Meta’s very cavalier, if not reckless, attitude in granting access to the tool, is partially to blame for the “oops”․ Another security guard, whom Meta accused of monetizing the shortcut, said access to the tool came bundled with access to the Facebook intranet, a local network where employees could safely share company information. The guard claimed that the tool itself and how to use it (or rather, how not to use it) wasn’t covered in training. “They didn’t have any set of rules or give you a class on what to expect,” he said. The contractor considered his privileged access to Online Operations a nice bonus — and did not hesitate to avail himself of it. Confronted by Meta, he claimed he thought he was doing a good thing — helping legitimate owners to retrieve their accounts.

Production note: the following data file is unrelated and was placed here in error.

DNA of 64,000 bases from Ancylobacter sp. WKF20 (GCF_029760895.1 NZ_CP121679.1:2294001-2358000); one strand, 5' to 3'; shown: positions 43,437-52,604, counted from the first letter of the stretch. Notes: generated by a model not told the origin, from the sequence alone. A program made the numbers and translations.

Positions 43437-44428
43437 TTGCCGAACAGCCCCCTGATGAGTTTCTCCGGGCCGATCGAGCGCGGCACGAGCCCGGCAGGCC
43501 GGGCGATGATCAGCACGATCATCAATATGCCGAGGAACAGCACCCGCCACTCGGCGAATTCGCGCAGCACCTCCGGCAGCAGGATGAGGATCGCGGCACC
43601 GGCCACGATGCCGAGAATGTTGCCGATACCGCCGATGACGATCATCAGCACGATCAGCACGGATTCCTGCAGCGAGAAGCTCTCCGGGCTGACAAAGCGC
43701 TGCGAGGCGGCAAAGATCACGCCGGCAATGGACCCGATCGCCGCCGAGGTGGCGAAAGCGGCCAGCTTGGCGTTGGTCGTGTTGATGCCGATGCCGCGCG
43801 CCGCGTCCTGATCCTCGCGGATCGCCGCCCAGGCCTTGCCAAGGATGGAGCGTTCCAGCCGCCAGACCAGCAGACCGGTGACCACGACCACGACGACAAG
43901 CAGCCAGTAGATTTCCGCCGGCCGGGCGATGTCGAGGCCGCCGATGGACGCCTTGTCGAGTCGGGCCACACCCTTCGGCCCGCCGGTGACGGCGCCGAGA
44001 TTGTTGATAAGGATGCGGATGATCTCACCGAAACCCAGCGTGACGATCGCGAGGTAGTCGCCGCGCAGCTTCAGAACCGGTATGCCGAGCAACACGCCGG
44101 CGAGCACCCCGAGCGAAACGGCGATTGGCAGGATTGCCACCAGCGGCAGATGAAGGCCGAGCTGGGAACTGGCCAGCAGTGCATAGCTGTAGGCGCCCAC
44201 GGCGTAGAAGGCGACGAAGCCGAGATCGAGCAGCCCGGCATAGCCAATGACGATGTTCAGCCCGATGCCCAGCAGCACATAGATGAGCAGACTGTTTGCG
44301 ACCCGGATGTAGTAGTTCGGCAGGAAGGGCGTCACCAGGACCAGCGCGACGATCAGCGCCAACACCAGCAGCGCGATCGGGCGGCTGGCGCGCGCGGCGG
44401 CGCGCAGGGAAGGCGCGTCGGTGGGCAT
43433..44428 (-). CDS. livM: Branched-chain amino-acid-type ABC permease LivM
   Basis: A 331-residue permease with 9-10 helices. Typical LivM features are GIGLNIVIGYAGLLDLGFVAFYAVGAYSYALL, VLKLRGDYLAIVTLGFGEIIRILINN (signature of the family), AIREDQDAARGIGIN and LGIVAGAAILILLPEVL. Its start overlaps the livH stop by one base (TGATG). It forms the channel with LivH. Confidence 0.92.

A case of misplaced priorities

It’s not clear from the report how many Meta employees and contractors were fired and how many were “disciplined” or received a slap on the wrist, and Meta does not want to spill any more beans. What’s concerning is that the popularity of the account-resetting tool has skyrocketed in the past few years. In 2017, the secret channel was used to process 22,000 tasks, while in 2020 their number shot up to 50,270.

To be fair, the number of full-time Meta’s employees more than doubled between 2017 and 2020 — from 25,000 to 58,000. However, as more people have access to the instrument allowing them to de-facto hijack any user’s account, the greater is the probability that it will be mishandled, either out of goodwill or malice.